There is no ground truth label for fully OOD inputs. Thus we report histograms of confidence and predictive entropy on known and OOD inputs and accuracy versus confidence plots (Lakshminarayanan et al., 2017): Given the prediction , we define the predicted label as , and the confidence as . We filter out test examples corresponding to a particular confidence threshold and compute the accuracy on this set.

4 Experiments and Results

We evaluate the behavior of the predictive uncertainty of deep learning models on a variety of datasets across three different modalities: images, text and categorical (online ad) data. For each we follow standard training, validation and testing protocols, but we additionally evaluate results on increasingly shifted data and an OOD dataset. We detail the models and implementations used in Appendix A

. Hyperparameters were tuned for all methods (except on ImageNet) as detailed in Appendix 


4.1 An illustrative example - MNIST

(a) Rotated MNIST
(b) Translated MNIST
(c) Confidence vs Acc Rotated 60
(d) Count vs Confidence Rotated 60
(e) Entropy on OOD
(f) Confidence on OOD
Figure 1: Results on MNIST: 1(a) and 1(b)

show accuracy and Brier score as the data is increasingly shifted. Shaded regions represent standard error over 10 runs. SVI has lower accuracy on the validation and test splits, but it is significantly more robust to dataset shift as evidenced by a lower Brier score and higher predictive entropy under shift (

1(c)) and OOD data (1(e),1(f)).

We first illustrate the problem setup and experiments using the MNIST dataset. We used the LeNet (LeCun et al., 1998) architecture, and, as with all our experiments, we follow standard training, validation, testing and hyperparameter tuning protocols. However, we also compute predictions on increasingly shifted data (in this case increasingly rotated or horizontally translated images) and study the behavior of the predictive distributions of the models. In addition, we predict on a completely OOD dataset, Not-MNIST (Bulatov, 2011), and observe the entropy of the model’s predictions. We summarize some of our findings in Figure 1 and discuss below.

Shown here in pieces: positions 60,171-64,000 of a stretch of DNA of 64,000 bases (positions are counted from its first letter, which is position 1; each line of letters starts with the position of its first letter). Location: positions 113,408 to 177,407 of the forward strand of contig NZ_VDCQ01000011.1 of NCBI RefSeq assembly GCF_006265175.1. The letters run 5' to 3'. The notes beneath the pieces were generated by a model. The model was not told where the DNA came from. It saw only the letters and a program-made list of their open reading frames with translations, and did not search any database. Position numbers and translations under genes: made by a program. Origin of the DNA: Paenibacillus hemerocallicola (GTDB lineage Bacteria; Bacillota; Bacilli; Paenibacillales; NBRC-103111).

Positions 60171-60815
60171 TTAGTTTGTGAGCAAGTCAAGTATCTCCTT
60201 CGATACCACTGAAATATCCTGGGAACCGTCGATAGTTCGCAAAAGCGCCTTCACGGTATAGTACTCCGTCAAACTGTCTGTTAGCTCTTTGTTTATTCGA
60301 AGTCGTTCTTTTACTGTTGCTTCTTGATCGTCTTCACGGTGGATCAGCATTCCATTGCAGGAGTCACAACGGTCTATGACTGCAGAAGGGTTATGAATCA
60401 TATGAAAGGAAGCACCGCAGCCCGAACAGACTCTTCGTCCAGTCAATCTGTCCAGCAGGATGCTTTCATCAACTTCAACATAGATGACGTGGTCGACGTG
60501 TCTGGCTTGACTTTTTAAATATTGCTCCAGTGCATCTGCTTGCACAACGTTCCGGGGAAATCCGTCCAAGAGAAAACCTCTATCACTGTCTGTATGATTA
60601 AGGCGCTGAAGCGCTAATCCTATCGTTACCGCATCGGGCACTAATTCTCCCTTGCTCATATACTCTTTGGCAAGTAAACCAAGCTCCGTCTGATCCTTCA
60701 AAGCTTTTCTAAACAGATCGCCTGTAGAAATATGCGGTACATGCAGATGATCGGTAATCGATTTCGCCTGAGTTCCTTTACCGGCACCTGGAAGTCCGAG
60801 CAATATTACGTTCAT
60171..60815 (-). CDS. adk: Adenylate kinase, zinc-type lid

What we would like to see: Naturally, we expect the accuracy of a model to degrade as it predicts on increasingly shifted data, and ideally this reduction in accuracy would coincide with increased forecaster entropy. A model that was well-calibrated on the training and validation distributions would ideally remain so on shifted data. If calibration (ECE or Brier reliability) remained as consistent as possible, practitioners and downstream tasks could take into account that a model is becoming increasingly uncertain. On the completely OOD data, one would expect the predictive distributions to be of high entropy. Essentially, we would like the predictions to indicate that a model “knows what it does not know” due to the inputs straying away from the training data distribution.

What we observe: We see in Figures 1(a) and 1(b) that accuracy certainly degrades as a function of shift for all methods tested, and they are difficult to disambiguate on that metric. However, the Brier score paints a clearer picture and we see a significant difference between methods, i.e. prediction quality degrades more significantly for some methods than others. An important observation is that while calibrating on the validation set leads to well-calibrated predictions on the test set, it does not guarantee calibration on shifted data. In fact, nearly all other methods (except vanilla) perform better than the state-of-the-art post-hoc calibration (Temperature scaling) in terms of Brier score under shift. While SVI achieves the worst accuracy on the test set, it actually outperforms all other methods by a much larger margin when exposed to significant shift. We see in Figure 1(c) that SVI gives the highest accuracy at high confidence (or conversely is much less frequently confidently wrong) which can be important for high-stakes applications. Most methods demonstrate very low entropy (Figure 1(e)) and give high confidence predictions (Figure 1(f)) on data that is entirely OOD, i.e. they are confidently wrong about completely OOD data.

4.2 Image Models: CIFAR-10 and ImageNet

(a) CIFAR: Confidence vs Accuracy
(b) CIFAR: Count vs Confidence
(c) CIFAR: Entropy on OOD
(d) ImageNet: Confidence vs Acc
(e) ImageNet: Count vs Confidence
(f) CIFAR: Confidence on OOD